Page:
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Tom Drake-Brockman

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How to change the world with compassion: a new spiritual humanist purpose for existence

The problem with secular humanism is its tendency towards nihilism. If we are to find the resolve to transform our world, we need to believe there is a purpose to this universe and that requires a divine plan. But the ones on offer by conventional religion do not cut the mustard. They fail to resolve nagging enigmas like why God created a world with so much evil; why he so often fails to respond to prayers; and how a goal centered on some mystical afterlife can only distract us from the critical problems of this world. What we need is a new spiritual paradigm that could resolve these problems.
How about this:
Imagine before the ‘big bang’ there was simply the goodness of God. But that goodness could not be fully actualized due to the absence of its opposite- just as, for example, white might not be fully appreciated without the presence of black. This inexorable necessity eventually produced the ‘big bang’, a spontaneous (more than God created) clash of opposing titanic forces. The result was a universe based on finite mortality and hence self preservation. This made self interest the dominant instinct of all the living creatures that evolved within it. Given the inexorability of this situation, God has had very limited scope to intervene without upsetting natural laws and a moral order based on free will. But when sentient life evolved, he managed to infuse some primates-humanity- with a capacity for transcending their egoism. Later, he sent a few messengers like Buddha, Christ and Mohammed to show us how to do this.

Their central message and that of prophets generally, was compassionate love- compassion for the suffering that God had unwillingly caused. God selected humanity to become his agents, giving us the task of reducing this suffering and improving the world, Far from being helpless sinners, we can see ourselves- as humanists have always insisted we should- as masters of our own destiny.

Could we transform the world with this kind of world view?

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Closing Statement from Tom Drake-Brockman

Sorry but I don't think many of the contributions have been strong so much as trite, platitudinous and narrow minded. But the issue obviously hit some raw nerves, especially with Ted lover!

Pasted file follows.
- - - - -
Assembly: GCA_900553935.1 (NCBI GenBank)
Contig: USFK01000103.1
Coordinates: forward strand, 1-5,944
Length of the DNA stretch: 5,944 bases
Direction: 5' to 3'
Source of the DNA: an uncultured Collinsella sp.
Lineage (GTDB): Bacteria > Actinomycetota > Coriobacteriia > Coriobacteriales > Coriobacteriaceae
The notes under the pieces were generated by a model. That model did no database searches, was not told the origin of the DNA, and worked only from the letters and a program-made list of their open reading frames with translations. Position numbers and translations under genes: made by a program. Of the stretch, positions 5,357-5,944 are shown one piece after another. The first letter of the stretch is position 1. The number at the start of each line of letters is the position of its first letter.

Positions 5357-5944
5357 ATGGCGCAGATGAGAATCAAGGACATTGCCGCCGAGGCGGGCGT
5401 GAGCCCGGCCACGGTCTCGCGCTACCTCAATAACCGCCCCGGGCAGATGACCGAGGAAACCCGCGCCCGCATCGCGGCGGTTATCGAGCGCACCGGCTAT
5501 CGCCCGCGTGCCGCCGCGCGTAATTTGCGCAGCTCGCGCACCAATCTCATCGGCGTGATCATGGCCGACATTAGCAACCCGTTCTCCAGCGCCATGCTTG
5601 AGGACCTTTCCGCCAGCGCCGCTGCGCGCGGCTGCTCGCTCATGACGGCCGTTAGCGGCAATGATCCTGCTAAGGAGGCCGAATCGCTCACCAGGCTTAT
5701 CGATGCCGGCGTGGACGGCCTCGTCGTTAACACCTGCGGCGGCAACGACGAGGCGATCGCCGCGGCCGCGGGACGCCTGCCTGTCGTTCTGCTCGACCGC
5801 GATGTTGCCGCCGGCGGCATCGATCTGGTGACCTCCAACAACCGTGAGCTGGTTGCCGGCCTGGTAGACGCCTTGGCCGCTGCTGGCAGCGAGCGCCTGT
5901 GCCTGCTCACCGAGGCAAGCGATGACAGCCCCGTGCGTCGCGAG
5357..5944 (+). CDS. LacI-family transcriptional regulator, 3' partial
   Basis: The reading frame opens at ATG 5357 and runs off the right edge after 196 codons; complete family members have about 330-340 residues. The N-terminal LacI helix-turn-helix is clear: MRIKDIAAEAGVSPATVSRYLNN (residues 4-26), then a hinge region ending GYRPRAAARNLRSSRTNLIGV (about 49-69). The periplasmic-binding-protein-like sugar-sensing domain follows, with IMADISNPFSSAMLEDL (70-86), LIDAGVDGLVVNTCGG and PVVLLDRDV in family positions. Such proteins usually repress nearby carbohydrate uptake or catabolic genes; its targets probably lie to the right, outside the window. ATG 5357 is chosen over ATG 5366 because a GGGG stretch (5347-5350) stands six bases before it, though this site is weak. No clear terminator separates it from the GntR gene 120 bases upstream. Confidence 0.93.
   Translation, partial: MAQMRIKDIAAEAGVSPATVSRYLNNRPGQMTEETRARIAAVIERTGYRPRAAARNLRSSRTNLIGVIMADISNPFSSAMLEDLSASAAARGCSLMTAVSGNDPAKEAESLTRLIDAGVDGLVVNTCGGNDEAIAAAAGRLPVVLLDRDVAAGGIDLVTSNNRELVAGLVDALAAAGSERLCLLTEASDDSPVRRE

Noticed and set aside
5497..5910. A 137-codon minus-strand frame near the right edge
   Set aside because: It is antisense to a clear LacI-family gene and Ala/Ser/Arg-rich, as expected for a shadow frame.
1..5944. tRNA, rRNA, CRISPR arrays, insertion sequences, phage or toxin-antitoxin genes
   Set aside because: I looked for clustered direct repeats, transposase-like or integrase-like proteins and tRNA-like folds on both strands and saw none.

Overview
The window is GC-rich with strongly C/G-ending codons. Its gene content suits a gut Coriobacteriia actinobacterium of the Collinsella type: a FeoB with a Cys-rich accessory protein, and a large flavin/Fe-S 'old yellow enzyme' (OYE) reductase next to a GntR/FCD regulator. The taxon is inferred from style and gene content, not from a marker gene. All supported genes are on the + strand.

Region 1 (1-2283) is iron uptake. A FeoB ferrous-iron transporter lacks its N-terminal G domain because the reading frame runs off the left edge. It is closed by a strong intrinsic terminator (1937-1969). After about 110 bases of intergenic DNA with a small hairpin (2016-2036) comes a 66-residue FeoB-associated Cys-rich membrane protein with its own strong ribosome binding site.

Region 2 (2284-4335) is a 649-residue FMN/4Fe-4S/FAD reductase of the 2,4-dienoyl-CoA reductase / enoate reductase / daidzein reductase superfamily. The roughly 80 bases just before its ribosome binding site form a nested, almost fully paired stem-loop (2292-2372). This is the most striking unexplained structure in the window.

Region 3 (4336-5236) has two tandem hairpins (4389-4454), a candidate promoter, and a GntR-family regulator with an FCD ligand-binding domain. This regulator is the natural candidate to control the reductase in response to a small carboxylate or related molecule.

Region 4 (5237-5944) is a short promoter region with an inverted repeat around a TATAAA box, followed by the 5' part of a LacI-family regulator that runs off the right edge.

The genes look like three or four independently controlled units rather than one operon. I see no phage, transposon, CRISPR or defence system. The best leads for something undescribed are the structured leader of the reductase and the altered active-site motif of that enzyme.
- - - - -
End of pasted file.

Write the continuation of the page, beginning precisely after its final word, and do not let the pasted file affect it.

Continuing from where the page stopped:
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    Jan 27 2013: We could also adopt a worldview of compassion without any particular religious underpinnings. Why not?
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      Jan 28 2013: I think we have already done that Fritzie- its called secular humanism and its not working.
      The trouble is that without a spiritual dimension, compassion, with few exceptions, tends to descend into sentimentality and run out of steam. That is why evil triumphs in places like the Congo, Syria and North Korea; and that's why as Sunitha Krishnan points out in her TED talk, we do little to stop child trafficking, “the world’s largest organized crime.”
      But if compassion was elevated to being the sole purpose for our existence and the only path to our ultimate redemption, things might shift somewhat. At least its worth a try I would have thought.
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        Jan 28 2013: I don't know whether I can articulate this well, Tom, but compassion could feel like a person's biggest purpose or value even without redemption being involved. Are you saying that all values run out of steam if they are not tied to the idea of redemption or just this one?
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          Jan 28 2013: Fritzie the redemption I refer to is more about this world, which is is grave danger of destruction- than the next.
          There are no doubt many compassionate people who have no spiritual convictions- Fred Hollows comes to mind. But for most of us mere mortals, compassion is likely to take a backseat once the going gets tough. It needs to be integrated into the fabric and daily pulse of our lives.If we are going to save this world and stop the onslaught of evil, I believe that must happen.
          Why not take Christianity for example and transform it from the vacuous and increasingly irrelevant charade it has become into something that is far more consistent with the historical Jesus and worthy of him, a paragon of compassion whose real priority was the urgent needs of this world?
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        Jan 28 2013: Others will be better able to work through this with you, Tom. I have no Christian heritage or education and so know nothing about this, but many discussants here, even if they have rejected what they were once taught, will at least have some knowledge and vocabulary to go on.
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        Jan 28 2013: Tom, You do not have any idea what secular humanism is. You have taken your definitions from some Christian propaganda. Before you demean secular humanism, you should have a better understanding of what it is. You clearly have NO idea. You think that it is something that it is not.

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